The new measure is set to apply to all inherited pensions received from April 2015, including when passed on following the second death of the initial beneficiary.
He said: “Children and grandchildren, and others who benefit, will get the same tax treatment on this income as any others, but only when they choose to draw it down.”
So what does this mean for the good old bypass trust, which is generally used to pay death benefits into, quite often, from a pension scheme?
Historically the primary purpose of the bypass trust is to give access to the capital to the beneficiary of the deceased without it forming part of their estate on their death and thus excluding it from the 40 per cent inheritance tax.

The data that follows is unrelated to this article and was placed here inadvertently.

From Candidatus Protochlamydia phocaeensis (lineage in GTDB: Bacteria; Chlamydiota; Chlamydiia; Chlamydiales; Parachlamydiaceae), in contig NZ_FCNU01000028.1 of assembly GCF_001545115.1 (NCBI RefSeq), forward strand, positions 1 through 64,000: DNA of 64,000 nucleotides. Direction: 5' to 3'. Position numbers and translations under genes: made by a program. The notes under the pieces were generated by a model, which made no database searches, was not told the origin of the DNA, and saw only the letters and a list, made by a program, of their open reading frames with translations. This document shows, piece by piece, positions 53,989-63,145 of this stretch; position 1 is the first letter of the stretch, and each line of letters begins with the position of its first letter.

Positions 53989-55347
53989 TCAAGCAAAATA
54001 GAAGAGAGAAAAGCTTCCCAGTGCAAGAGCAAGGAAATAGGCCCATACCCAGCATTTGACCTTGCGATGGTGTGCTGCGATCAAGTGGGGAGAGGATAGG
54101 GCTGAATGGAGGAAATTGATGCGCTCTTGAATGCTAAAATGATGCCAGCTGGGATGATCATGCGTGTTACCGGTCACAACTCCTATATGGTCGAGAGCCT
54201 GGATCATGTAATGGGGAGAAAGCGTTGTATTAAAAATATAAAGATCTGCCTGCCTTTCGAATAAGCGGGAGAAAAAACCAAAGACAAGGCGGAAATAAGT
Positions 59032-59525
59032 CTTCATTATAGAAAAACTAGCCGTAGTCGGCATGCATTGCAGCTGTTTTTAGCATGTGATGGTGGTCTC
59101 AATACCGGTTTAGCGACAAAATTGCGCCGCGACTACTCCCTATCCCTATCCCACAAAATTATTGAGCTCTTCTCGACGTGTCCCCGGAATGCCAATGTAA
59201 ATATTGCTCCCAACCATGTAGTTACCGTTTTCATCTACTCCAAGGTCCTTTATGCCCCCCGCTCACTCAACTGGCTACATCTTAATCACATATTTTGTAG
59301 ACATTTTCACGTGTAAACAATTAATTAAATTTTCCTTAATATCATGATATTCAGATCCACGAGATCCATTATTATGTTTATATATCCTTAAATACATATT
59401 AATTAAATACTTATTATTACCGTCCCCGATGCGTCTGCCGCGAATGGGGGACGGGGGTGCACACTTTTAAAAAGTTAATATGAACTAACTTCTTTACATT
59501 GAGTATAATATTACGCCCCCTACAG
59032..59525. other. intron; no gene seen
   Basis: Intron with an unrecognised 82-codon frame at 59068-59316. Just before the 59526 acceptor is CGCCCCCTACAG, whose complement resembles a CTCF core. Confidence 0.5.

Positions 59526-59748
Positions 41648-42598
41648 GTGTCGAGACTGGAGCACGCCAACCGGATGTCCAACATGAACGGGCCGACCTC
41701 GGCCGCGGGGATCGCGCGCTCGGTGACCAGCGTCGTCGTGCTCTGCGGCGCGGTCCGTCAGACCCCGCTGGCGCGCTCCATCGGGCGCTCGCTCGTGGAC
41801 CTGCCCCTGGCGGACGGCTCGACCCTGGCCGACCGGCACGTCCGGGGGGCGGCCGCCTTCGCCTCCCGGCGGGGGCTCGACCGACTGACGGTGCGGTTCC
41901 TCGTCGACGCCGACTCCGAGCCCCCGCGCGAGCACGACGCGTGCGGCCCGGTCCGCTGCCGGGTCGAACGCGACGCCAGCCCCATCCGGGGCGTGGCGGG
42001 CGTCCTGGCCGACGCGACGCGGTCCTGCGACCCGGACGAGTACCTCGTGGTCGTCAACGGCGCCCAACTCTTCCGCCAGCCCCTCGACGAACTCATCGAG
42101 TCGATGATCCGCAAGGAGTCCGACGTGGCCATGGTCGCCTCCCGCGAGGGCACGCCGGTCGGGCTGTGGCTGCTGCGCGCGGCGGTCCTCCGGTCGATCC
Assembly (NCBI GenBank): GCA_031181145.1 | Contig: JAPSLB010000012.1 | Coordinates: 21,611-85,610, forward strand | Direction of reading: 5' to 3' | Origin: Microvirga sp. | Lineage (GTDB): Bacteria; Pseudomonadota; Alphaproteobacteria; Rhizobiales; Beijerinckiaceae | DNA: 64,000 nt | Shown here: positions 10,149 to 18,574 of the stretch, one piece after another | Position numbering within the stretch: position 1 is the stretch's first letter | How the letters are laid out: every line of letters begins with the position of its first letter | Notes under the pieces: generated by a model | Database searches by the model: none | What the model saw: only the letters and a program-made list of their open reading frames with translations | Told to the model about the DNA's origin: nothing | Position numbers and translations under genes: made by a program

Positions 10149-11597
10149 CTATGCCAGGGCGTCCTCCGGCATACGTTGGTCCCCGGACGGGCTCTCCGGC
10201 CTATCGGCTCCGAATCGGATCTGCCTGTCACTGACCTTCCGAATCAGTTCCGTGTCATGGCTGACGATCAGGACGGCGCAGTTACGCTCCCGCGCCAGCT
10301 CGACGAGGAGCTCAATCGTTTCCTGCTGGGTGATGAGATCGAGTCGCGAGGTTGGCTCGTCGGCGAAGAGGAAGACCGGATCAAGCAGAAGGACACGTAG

A bypass trust also has powers to distribute income and capital and also to lend monies to the beneficiary. This means that the survivor can have the benefit of the monies even though the funds are the property of the trust.
A loan to a beneficiary is particularly useful as the loan does not incur an inheritance tax charge on the trust, but it is deductible from the borrower’s estate if it is still outstanding at the time of his or her death.
This guide will make sure you understand what constitutes a bypass trust, whether action needs to be taken for clients who already have this arrangement in place and what part these vehicles can play in your toolbox for clients moving forwards.
Contributors to the guide were: Claire Trott, head of technical support at Talbot & Muir; Paul Evans, pension technical manager of Suffolk Life; Danny Cox, head of financial planning at Bristol-based Hargreaves Lansdown; and Tracyann Kneen, tax and trusts technical manager at James Hay Partnership.